Report Card for Bloggers

FAILphoto © 2009 amboo who? | more info (via: Wylio)
Non-blogging teacher-librarian alert: This post relates to another assignment for the Teacher Challenge for bloggers.  If this isn’t your cup of tea, stop back soon for a post designed especially for you!

What makes an effective post? I read lots of posts each day and often star ones that are especially useful or thought-provoking, so naturally I went to the starred items in my Google Reader first in search of an example.  Not long ago I read this post at the Pursuit of Technology Integration Happiness and deemed it “effective” because:

1. The “top 10” aspect of the title grabbed my attention.

2. It’s formatted cleanly.

3. It makes good use of color and graphics.

4. There are lots of links, but not to the point of distraction.

5. There’s no question about where to click, or how to access a previous post for more information.

6. It’s concise.  It gives enough information to enlighten, but avoids clutter by keeping further details as links for those who want to dig deeper.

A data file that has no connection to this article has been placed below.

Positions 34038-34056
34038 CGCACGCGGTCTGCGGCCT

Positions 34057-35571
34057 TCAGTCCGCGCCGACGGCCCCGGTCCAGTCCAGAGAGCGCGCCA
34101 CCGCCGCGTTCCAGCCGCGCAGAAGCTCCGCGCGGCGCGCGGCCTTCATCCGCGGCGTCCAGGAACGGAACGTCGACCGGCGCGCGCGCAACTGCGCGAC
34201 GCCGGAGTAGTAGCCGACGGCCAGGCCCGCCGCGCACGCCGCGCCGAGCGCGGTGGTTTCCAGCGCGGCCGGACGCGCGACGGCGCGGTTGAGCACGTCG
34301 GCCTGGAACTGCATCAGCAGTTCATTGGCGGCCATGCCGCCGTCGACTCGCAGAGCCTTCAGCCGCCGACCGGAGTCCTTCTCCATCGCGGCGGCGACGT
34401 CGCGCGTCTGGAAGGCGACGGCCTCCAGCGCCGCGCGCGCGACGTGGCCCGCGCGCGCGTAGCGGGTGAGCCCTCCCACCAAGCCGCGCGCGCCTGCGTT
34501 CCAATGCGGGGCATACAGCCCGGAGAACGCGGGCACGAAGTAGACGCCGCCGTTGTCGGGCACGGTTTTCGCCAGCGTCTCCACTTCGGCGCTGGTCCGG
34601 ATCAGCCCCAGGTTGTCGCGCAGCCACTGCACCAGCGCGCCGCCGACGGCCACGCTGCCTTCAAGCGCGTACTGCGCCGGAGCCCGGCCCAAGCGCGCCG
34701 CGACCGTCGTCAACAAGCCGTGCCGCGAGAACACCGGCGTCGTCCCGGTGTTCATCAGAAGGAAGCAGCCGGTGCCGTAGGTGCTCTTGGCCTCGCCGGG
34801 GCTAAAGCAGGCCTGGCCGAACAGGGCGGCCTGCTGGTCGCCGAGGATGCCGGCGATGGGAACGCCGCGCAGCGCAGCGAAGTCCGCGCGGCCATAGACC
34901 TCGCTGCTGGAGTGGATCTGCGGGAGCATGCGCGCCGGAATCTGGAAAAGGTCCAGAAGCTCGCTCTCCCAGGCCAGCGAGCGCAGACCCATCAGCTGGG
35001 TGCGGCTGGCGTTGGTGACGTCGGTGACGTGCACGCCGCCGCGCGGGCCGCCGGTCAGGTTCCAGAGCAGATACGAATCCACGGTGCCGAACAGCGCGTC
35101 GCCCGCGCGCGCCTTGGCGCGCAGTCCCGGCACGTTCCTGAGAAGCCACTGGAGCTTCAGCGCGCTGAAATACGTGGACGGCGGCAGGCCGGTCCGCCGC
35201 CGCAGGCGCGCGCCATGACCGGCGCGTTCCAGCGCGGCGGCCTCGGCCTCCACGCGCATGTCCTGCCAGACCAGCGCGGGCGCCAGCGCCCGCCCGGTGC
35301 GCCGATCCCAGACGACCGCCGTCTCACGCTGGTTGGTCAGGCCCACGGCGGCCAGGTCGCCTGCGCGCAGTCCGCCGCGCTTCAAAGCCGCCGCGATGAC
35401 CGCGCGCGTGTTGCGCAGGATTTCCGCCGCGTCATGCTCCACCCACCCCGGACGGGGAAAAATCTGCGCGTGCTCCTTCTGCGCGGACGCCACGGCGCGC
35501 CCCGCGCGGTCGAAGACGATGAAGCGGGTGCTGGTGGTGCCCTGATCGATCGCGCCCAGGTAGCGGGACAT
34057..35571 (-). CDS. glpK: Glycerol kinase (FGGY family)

Since beginning my blog about six months ago I’ve been on the lookout for resources to help me improve.  I’ve begun subscribing to Copyblogger and one of the folks there wrote this post about creating exceptional content, which is food for thought for this assignment.  (Confession:  I’ve not “graded” myself yet with that post’s tips.)

What do effective posts have in common? Darren Rowse aka The Problogger summed it up nicely in this post –you’ve got to share something important with the world.  I read blogs in several categories:  librarianship, ed tech, children’s literature, and blogging.  Those posts that stay with me and those feeds that survive my periodic Google Reader Subscription Purging are the ones that have something important to say.  They are of some benefit to me, so I keep going back.

That’s what I’m striving to do with my blog.  I want to deliver meaningful and useful content for other practicing librarians.

Okay, let me have it–how am I doing? What can I do to make it better?  Librarians out there–what kind of content would you like to see in my corner of cyberspace?  Leave a comment to let me know.